The government’s new Commercial Enterprises Bill will ensure “that Bahamians are the priority,” despite the fact it will “liberalise the granting of work permits” to foreign companies.
Officially known as an Act for the Designation of Specified Commercial Enterprises and Specified Economic Zones in The Bahamas, the Commercial Enterprises Bill “seeks to liberalise the granting of work permits to an enterprise that wishes to establish itself in the Bahamas, and requires work permits for its management team and key personnel.”
However, Press Secretary to the Prime Minister Anthony Newbold noted yesterday the company’s investment “must be a minimum of $250,000.”
Mr Newbold said the bill “limits the amount of any work permits that will need to be issued, ensuring that Bahamians are the priority.”
“[The] bill will also require investing companies to make an investment in training Bahamian employees so that they are able to work and prosper in these new roles that will be created and ensuring that Bahamian employees are given the opportunity to work at all levels of the company making the investment.
“The government will continue its move towards creating the environment that the country needs to grow economically, ensuring stable long-term employment for many Bahamian families. The prime minister has spoken often about creating a level playing field and a meritocracy for those who are willing and prepared to earn their way into higher paying jobs.”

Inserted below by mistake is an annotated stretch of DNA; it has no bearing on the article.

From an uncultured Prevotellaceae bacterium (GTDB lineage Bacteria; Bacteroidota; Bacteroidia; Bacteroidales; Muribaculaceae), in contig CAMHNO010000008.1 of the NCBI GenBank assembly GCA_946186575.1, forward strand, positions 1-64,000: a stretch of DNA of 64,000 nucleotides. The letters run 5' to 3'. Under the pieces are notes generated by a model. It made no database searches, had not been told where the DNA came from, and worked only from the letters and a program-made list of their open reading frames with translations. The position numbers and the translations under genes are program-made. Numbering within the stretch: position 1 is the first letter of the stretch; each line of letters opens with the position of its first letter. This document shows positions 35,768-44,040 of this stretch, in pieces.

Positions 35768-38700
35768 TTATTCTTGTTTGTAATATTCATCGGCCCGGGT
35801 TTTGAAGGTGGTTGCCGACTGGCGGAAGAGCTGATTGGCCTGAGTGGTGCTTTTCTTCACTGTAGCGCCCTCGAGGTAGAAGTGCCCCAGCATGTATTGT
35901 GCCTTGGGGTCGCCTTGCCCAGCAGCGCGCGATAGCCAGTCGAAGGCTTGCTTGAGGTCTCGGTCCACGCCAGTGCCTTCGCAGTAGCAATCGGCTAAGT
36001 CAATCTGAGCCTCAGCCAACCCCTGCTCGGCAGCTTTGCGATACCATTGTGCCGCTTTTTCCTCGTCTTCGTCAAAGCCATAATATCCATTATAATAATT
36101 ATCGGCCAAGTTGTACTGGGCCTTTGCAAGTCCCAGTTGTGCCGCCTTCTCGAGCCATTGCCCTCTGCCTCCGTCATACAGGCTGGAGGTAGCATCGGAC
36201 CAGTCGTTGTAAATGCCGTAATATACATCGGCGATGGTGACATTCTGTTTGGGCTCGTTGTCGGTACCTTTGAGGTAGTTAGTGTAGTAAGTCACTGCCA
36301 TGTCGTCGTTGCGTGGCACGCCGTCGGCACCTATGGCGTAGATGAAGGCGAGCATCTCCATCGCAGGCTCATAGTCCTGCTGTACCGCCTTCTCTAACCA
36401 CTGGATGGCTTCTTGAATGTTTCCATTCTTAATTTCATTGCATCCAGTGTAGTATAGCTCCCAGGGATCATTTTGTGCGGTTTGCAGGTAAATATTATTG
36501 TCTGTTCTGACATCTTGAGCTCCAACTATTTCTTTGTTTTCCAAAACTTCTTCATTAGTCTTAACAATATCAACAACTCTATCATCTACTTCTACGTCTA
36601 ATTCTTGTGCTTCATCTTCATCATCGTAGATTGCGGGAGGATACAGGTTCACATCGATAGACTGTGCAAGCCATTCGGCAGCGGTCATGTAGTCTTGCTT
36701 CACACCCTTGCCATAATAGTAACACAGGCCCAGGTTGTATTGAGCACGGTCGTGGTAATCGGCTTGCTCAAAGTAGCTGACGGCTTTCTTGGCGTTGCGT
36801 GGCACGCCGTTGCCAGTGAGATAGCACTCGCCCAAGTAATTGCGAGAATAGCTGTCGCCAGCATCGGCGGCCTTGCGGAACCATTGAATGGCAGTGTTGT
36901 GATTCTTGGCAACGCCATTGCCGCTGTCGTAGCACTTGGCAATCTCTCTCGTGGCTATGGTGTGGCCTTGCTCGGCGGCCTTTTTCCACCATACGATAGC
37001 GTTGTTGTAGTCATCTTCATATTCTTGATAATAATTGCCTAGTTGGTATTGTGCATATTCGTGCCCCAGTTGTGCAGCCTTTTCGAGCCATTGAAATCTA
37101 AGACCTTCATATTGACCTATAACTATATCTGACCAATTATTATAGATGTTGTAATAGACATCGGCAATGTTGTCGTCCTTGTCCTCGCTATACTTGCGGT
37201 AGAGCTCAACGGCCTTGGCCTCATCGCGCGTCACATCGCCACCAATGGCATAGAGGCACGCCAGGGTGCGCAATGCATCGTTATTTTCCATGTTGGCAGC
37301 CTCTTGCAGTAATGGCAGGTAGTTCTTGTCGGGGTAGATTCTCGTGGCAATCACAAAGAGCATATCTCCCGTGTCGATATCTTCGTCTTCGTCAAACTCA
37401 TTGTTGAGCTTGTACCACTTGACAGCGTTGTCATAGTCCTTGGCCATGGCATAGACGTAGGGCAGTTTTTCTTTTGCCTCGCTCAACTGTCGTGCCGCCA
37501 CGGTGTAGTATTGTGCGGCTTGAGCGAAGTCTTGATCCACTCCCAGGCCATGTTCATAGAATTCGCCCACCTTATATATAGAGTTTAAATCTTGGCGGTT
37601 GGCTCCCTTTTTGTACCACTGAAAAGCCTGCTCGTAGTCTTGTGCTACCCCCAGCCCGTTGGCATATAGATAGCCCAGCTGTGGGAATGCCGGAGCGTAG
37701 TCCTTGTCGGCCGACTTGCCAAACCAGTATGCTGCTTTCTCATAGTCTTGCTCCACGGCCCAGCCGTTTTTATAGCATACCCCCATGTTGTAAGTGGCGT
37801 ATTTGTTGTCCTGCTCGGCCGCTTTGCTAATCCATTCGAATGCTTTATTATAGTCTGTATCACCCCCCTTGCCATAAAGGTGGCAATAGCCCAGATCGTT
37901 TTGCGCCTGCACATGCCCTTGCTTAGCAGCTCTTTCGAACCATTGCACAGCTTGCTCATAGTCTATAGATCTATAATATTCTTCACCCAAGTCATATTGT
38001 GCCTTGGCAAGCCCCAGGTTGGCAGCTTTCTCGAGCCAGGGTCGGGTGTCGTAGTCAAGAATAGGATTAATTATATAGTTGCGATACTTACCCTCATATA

According to Mr Newbold, not only is the bill expected to “lead to higher paying jobs,” it will “allow the private sector to drive job creation and not the government,” and promote “diversity in the economy.”
He added: “The bill will encourage investment in the Bahamas by allowing companies from many different sectors to make investments in [the] country, ensuring that Bahamians will be able to work in a diversified economy that will not depend on tourism alone. [It also] allows for companies to be located throughout the country and not just one targeted area.”
Mr Newbold also noted this bill will aid “the introduction of the technology hub in Grand Bahama and other industries that could emerge in other islands.”
According to Tribune Business, if passed into law as is, the legislation would enable a “specified commercial enterprise” to obtain an Investments Board certificate granting it a specific number of work permits for certain positions.
The certificate, which will initially be issued for one year and can be renewed, would allow key personnel to set up the company’s physical operations in the Bahamas before they obtained a work permit.
Such a permit must be applied for within 30 days of their entry, and the bill mandates the Director of Immigration to make a decision on approval within 14 days of receiving the application. If the director does not respond within that timeframe, the work permit will be “automatically deemed to have been granted”. Work permits issued under the bill’s provisions will be for a three-year period, and are renewable for the same duration. They can only be revoked on grounds of “public safety, public morality or national security”.
The bill will be debated in the House of Assembly today.